Could China’s resistance to climate change action have to do with its hopes to gain an economic advantage as the Arctic melts? A study by a Sweden-based research institute claims that the rising world power sees potential for new shipping routes and oil and gas exploration in the region.
The prospect of a clear shipping route from Shanghai to Europe and America during the summer months has China allocating vast resources to Arctic research studies, according to the Stockholm International Peace Research Institute (SIPRI).
Study author Linda Jakobson, a resident of China for 15 years and an expert on Chinese politics and policy, says academic advisors are encouraging the government to consider the political, economic and military advantages that could be gained. The Arctic is thought to contain untapped energy resources that could be accessed as the world warms.
An unimpeded passage through the Arctic would not only shorten the route from Shanghai to the port city of Hamburg, Germany, by 6,400 kilometers, but would also lessen insurance costs associated with the threat of piracy off the coast of Somalia.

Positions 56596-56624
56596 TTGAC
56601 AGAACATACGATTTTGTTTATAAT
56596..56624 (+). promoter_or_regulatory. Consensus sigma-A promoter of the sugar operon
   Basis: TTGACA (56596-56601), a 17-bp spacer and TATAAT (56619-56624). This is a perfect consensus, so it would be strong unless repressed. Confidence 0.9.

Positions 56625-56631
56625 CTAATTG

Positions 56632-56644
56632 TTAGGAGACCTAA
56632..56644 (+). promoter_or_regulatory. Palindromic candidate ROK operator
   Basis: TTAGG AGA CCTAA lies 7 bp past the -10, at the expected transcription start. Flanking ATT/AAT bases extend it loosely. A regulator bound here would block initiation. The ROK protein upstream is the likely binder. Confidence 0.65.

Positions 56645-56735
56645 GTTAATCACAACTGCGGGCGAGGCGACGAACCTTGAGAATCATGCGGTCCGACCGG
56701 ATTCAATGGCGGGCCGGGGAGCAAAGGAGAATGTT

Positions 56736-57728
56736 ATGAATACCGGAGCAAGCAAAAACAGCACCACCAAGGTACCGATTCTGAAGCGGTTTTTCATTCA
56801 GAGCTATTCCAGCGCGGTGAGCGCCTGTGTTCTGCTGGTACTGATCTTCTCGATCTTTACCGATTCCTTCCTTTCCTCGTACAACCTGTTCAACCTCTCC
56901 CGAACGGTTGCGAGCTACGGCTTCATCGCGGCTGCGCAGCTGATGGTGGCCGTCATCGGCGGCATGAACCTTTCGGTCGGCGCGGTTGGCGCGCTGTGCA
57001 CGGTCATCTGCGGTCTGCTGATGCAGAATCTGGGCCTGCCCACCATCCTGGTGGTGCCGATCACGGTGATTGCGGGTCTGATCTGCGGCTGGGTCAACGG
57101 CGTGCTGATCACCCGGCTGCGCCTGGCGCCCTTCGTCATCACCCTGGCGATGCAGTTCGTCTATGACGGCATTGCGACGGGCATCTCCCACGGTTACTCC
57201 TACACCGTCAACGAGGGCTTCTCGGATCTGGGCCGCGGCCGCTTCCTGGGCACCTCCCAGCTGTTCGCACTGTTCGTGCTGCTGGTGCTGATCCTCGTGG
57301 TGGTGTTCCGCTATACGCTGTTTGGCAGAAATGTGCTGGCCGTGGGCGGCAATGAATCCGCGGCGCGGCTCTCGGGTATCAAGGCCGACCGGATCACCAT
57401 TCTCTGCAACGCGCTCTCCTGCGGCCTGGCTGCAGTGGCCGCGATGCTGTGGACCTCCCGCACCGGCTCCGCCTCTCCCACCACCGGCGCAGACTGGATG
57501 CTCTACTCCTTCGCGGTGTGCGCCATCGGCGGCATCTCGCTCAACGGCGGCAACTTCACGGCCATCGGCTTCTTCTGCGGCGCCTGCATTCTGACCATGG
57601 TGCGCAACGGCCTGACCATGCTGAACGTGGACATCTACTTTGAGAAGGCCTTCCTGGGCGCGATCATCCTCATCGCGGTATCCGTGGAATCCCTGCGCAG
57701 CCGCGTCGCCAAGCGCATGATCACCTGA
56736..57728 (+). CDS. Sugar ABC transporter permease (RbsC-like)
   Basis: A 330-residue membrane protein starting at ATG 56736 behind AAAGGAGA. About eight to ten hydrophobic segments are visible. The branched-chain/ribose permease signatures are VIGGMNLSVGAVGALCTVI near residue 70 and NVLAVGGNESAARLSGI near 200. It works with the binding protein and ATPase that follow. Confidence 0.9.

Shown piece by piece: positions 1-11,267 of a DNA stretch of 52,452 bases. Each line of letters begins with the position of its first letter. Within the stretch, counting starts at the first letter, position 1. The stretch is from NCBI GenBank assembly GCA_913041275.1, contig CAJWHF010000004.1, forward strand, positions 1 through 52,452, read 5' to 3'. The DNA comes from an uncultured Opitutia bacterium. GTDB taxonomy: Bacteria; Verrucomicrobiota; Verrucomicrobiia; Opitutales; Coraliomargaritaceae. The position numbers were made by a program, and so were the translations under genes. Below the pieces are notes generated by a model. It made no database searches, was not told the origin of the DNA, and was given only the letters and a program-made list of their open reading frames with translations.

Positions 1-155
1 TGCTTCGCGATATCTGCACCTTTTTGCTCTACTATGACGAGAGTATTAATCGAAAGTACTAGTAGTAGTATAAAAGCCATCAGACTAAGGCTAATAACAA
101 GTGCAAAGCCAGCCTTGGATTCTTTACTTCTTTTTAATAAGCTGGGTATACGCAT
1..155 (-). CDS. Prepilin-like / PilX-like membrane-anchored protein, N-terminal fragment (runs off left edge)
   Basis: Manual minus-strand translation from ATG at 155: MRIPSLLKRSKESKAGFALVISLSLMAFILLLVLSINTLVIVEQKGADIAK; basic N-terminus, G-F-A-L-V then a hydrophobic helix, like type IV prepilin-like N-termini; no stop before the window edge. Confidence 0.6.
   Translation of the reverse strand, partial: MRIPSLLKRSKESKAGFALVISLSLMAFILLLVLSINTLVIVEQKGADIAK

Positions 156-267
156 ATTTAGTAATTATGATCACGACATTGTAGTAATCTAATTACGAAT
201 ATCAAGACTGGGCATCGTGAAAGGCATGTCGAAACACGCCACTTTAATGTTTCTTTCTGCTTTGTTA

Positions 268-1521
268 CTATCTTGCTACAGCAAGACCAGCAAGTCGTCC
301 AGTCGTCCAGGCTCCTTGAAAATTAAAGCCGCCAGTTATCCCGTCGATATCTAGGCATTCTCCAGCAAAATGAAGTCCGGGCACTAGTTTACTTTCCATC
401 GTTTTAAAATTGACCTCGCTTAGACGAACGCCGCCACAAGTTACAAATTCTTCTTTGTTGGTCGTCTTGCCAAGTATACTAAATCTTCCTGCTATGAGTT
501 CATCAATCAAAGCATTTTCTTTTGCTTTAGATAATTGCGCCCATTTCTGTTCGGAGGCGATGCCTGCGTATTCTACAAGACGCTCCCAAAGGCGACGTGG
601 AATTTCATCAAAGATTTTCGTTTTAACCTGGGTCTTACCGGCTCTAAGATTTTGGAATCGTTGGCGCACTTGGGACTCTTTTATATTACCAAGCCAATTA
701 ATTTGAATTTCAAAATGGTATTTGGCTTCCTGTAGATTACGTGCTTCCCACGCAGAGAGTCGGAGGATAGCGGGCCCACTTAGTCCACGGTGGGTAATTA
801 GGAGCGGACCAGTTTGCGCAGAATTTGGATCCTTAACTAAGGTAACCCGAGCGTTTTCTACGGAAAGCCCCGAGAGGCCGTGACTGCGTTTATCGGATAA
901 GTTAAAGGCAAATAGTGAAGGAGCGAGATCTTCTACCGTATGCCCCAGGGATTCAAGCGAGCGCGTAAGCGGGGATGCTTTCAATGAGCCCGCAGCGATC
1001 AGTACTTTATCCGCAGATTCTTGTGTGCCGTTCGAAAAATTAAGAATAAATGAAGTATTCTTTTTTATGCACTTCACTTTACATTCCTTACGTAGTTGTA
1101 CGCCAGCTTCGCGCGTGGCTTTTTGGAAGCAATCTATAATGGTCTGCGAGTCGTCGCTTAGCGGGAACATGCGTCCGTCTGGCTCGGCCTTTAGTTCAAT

But government officials are cautious not to appear overly eager, says Jakobson, "wary that active overtures would cause alarm in other countries due to China's size and status as a rising global power.”
While China currently lacks the technology needed to extract deep-sea oil, and Russia — which controls many of the resources in Arctic waters — lacks both technology and capital, a partnership between the two could pave the way to more power for both.
Jakobson believes that China and Russia may cooperate with Japan, North Korea and South Korea so that all could “benefit enormously from shorter commercial shipping routes and possible access to new fishing grounds and other natural resources."